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pay off or not to pay off

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protectingtheus
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pay off or not to pay off  Reply with quote  

I am about to get a mortgage loan in a month. I have a no interest credit card that has a balance of 1900 with a small.payment due in a few days. I have plenty to pay it off and plenty to pt on the downpayment. I'm trying to determine if the entire 1900 is considered against my debt to income ratio or if it's just the minimum payment. I've seen online where the whole amount will count against me and elsewhere that it's just the min payment. I don't want to be turned down due to higher debt to income ratio. What do you think?
Post Sun Sep 16, 2012 11:35 am
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coaster
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Well, the answer is both of the above, but I don't think you really have to worry about a $1900 debt. It's better put toward the downpayment, anyway; that's money you're going to be paying interest on for a long time.

I trust you've checked your credit history and your credit score and they're fine?

~Tim~
Post Mon Sep 17, 2012 6:17 am
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soybean
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Re: pay off or not to pay off  Reply with quote  

quote:
Originally posted by protectingtheus
I'm trying to determine if the entire 1900 is considered against my debt to income ratio or if it's just the minimum payment.
The minimum payment is the relevant factor here. Now, since the way the minimum payment is calculated may vary by credit card provider, a lender might do their own calculation in some cases and use that figure instead of what the card card provider uses. For example, if a particular credit card only requires 1% of the outstanding balance as a minimum payment while 2% is used by most credit card providers, a prospective loan lender might use 2% on that one credit card instead of the 1%.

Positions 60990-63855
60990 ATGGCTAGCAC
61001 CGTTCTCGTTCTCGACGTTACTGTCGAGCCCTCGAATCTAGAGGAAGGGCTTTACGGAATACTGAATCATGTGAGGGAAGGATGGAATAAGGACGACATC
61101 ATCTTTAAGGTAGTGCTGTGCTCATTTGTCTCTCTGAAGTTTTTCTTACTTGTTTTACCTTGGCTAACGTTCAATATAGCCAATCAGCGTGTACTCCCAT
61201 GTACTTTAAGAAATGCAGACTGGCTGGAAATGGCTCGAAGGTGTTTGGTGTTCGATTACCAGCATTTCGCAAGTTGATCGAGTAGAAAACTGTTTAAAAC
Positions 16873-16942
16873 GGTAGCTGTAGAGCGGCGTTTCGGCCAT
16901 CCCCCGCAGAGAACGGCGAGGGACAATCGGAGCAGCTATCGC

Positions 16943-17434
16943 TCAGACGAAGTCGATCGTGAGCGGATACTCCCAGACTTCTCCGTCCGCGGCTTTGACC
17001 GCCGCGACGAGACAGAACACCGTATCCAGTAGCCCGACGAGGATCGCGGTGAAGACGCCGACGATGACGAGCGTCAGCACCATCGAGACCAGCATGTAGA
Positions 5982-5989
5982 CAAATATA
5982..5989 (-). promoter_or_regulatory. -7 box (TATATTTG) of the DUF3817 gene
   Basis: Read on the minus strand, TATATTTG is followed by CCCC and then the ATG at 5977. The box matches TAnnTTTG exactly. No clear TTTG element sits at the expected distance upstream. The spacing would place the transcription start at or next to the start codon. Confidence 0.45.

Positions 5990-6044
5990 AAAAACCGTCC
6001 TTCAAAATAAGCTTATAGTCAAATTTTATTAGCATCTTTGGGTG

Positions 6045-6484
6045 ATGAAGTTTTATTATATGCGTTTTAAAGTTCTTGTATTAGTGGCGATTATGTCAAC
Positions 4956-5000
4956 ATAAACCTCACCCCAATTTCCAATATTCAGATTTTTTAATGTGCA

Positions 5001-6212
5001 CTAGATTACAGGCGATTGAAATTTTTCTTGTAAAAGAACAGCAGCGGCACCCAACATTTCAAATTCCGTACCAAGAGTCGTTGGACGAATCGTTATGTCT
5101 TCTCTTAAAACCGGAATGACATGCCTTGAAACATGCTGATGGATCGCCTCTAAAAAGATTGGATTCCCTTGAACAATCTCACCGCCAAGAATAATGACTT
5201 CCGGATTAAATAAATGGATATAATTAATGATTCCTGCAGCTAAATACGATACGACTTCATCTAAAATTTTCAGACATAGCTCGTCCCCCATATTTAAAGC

Post Fri Sep 21, 2012 6:31 pm
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cameronwhite
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Credit Cards and Loans is not a good thing. I suggest that salaries person don't avail this service even they have good salary package because at the end of the month your all salary will go in the shape of markup to bank.
Post Wed Sep 26, 2012 6:40 pm
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soybean
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quote:
Originally posted by cameronwhite
Credit Cards and Loans is not a good thing. I suggest that salaries person don't avail this service even they have good salary package because at the end of the month your all salary will go in the shape of markup to bank.
Rubbish. Credit cards are part of living in today's world; without them, you need to carry cash for everything and you are limiting yourself from being able to execute certain transactions such as online purchases. And, if you pay them off every month, you will never be letting "all salary will go in the shape of markup to bank"; in fact, the creditor gets no interest or fees from you if you pay the full balance every month on time. But, failing to use them wisely can cause big problems for those who fail to do so.
Post Wed Sep 26, 2012 6:59 pm
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littleroc02us
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quote: